cyberlocc

Chameleon Enthusiast
This all is helping me so much I thank you all for the amazing tips and design ideas

this is a very non detailed version of my plan, basically I will have plexiglass for the walls(bc I’m in Minnesota and it’s super dry) screen top.
I did quite a bit of research and found if I have some air flow it should be fine.
Let me know if any questions or concerns about my plan(preferably before I build it)View attachment 255501

Sizing:

I would cut that cage size in half, to start. 48inches deep is going to be a challenge to work with. It's really not necessary, and will cause difficulty in maintenance and such. I would cut that to 24inches deep. The rest of your dimensions are fine.

The issue is with a 48 deep, you know have a walk in, you are going to have to actually step into the cage to do maintenance, and its really just not ideal.

I love the 6ft height, I wish I would have built my viv to the ground, and not have a cubby for a misting setup that is no longer a thing. I have sense directly connected my mister to my RO system and now have an unused shelf below the cage. However I have plans to alter that, and use that bottom area, for another cage for another species soon.

Venting:
I'm with them, 100% you need venting. Not a ton, but you need it.

If you want a clean Front, with no vents to see even the ground plants, that can be done, but you still need vents. Even the Exoterra vent strips, such as GKs will bolster little airflow and very very high humidity. Which is why they suggested a fan (which one is still useful no matter what vent size.)

If your going to stick with your fully acrylic design (I wouldn't, more on that in a min) you can use the round 3 inch vents for soffits. Or you can procure rectangle ones.

If you do 24 inches deep, and your other dimensions the same. My ultimate vent suggestion is an easy one. Use Soffit vents, or registers with screen in them. This is something I wish I would have done differently in my build, I designed the vents, without looking at the venting options. Mine are 18 inch wide hole, that's slightly to big for a soffit, which forced me to make them out of screen frame. Soffits are designed 16 on center, for homes. Follow that guideline.

After that, I would suggest either between 4-6 inch tall vents. Put them, right at the top of the soil layer, on the sides. This will allow the vents to be hidden from the front viewing, and so your ground plants are in full view.

Material Choice:

Fully Acrylic is not going to work. Not within any reasonable price range especially. For something this large, you would need 1/2 inch acrylic all the way around, pricing in the thousands for materials. Its not an ideal situation, and you can use cheap bracing ideas to go other routes.

The first decision to make, is how you want to do the background do you just want to do the back or do you want to do the sides as well. Personally I like the 3 sided backgrounds, however just the back is a thing as well.

If you want to do just the back, and want Acrylic sides/Front. My suggestion would be a Plywood back, with a 1/2 frame. No sense in using expensive acrylic that isnt that rigid on the back, vs a cheaper ply that will be sealed anyway. I would build a 1/2 frame, in L shaped fashion (Can detail more if this is what you want) you will then be able to attach your acrylic side to this frame, and your door solution (more on this later)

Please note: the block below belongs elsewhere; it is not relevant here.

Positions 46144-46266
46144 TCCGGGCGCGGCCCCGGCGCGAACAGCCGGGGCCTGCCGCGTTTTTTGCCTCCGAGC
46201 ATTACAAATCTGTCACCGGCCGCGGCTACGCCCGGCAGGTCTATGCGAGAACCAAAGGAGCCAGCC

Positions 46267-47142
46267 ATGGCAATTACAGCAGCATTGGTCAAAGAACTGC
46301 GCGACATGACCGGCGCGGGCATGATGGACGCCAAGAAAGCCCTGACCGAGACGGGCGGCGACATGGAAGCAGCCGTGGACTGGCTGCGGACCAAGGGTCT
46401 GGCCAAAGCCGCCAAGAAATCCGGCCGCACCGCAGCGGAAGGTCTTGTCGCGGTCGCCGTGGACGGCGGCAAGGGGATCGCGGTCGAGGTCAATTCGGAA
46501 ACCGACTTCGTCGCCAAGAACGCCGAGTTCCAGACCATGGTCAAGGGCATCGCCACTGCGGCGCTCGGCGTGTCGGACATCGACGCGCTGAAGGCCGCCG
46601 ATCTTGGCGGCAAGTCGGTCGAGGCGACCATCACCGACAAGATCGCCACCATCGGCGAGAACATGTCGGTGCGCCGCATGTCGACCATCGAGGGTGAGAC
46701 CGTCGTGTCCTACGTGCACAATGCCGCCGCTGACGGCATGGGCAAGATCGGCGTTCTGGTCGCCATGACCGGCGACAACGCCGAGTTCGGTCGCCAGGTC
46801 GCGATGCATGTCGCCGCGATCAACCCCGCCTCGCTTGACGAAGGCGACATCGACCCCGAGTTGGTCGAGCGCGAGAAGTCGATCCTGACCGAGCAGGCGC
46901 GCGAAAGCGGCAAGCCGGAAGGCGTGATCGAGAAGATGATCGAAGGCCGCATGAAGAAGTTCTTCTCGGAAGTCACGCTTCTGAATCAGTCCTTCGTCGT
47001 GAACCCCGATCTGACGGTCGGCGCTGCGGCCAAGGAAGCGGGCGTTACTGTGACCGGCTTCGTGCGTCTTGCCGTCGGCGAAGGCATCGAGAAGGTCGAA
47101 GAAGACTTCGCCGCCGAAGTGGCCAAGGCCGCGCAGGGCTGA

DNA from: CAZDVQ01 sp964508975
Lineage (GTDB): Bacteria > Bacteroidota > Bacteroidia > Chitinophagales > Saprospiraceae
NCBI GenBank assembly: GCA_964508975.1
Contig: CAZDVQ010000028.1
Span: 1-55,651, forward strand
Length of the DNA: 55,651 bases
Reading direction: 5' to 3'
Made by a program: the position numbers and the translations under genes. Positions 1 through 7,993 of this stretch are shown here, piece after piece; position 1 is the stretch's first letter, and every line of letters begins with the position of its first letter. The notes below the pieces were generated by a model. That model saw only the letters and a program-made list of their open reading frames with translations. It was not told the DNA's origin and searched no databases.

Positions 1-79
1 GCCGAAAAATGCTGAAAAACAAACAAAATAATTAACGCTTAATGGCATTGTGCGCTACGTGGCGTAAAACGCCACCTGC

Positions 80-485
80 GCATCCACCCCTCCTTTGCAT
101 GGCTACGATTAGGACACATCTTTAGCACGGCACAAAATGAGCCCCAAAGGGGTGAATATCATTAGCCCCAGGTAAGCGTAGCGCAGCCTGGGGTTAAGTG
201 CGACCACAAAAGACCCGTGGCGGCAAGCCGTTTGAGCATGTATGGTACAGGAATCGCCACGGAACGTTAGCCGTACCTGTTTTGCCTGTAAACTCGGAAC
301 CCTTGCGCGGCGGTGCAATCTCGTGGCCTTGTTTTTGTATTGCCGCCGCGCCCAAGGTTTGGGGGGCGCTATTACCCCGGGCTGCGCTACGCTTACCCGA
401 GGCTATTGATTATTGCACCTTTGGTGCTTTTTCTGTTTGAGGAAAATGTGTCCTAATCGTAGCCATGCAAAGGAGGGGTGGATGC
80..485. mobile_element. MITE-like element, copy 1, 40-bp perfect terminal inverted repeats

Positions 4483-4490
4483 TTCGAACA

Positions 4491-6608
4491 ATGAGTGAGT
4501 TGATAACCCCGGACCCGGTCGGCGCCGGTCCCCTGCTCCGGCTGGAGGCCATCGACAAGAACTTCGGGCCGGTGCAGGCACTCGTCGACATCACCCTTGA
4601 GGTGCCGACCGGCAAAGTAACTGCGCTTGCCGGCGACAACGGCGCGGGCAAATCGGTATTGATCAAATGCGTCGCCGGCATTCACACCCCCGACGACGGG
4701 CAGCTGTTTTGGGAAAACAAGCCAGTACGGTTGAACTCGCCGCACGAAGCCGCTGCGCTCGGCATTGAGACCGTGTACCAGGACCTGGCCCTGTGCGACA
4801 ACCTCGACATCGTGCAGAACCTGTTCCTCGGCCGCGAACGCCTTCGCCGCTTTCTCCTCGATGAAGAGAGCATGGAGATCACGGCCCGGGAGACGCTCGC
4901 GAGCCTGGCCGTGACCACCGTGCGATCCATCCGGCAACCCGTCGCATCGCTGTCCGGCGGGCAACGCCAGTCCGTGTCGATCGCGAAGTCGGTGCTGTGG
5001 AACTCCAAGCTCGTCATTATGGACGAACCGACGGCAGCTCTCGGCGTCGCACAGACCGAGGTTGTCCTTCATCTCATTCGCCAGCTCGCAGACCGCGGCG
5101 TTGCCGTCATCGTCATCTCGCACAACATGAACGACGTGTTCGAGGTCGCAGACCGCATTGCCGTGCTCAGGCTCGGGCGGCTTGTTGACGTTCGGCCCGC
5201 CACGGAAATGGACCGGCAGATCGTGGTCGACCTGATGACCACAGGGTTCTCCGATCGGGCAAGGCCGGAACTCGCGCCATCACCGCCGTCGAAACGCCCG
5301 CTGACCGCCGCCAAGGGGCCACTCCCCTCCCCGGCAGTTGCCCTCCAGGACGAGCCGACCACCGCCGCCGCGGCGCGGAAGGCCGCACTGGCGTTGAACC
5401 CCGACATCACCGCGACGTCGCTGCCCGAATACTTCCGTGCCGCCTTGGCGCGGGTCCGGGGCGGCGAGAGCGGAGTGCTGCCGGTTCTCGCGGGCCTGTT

Another option is Forex, this is using aluminum framing that holds the acrylic, the price is increased dramatically, however if metal is more your thing, I can explain the hows of it as well.

If you want a 3 sided background, you just saved alot of $$$ and added a ton of rigidity and simplicity. In this case, you will build your box from 1/2 - 3/4 in plywood. The next cage I build, will be this. You will use some 1x2s to add rigidity in certain areas, the doors will cost more than the entire cage :p.

Acrylic, and why I dont like it. Acrylic is not very rigid in large sections. A small piece of 24x24x1/4in acrylic is very rigid, a 24 x 6ft piece of acrylic is not. There is also the fact that it scratches STUPID EASY. Good Acrylic, the Acrylic your going to have to use, is going to cost the same amount as Tempered Glass, of the same thickness. I would use the glass, it weighs more, and can shatter (mostly the edges are weak) however it will not scratch.

Door Choice:

Now we have arrived at doors, there is going to be 2 choices of doors.

1 is to use hinged doors, you can craft these from 1x2s. and inset the glass/acrylic into it. The biggest downside to this is the huge chunk in the center thats not clear, though there is ways to not have that issue.


The second and my personal favorite is Sliding doors, these give you the ability to open the door less. My current viv has these, and I love being able to slightly open the door and put in Black Soldier flys, when they try to fly out, they hit the glass and realize the viv is home till they get eaten. There is some really nice fancy tracks out there that I can turn you on to. The downside is the gap, between the doors, and crickets may be able to squeeze though though they rarely try in my experience.

Misters:

Something I learned the hardway, in my build is misters only carry about 14-16 inches deep. Which means you will need misters on the front and back for a 24 deep, and you will need misters in the center for a 48 inch depth if your set on that.

With a wooden build, I am partial to mister bars. On the front and back, where you would have topside 1x2s, use 1x3s or 1x4s, and drill your mister holes into the wood instead of trying to mount through the screen. This is something to consider when building.

I have this solution in place for the front, but currently my back is through the screen. I aim to modify that, but its greatly difficult in a built/backgrounded vivarium. Your sizing, if 24 deep, I would do 4 in the front and 4 in the back.



I will leave it with that flood of Info for now, as its already alot. Lets get those thoughts and plans finalized, then once you get that all decided and budgeted, then we can start with the rest.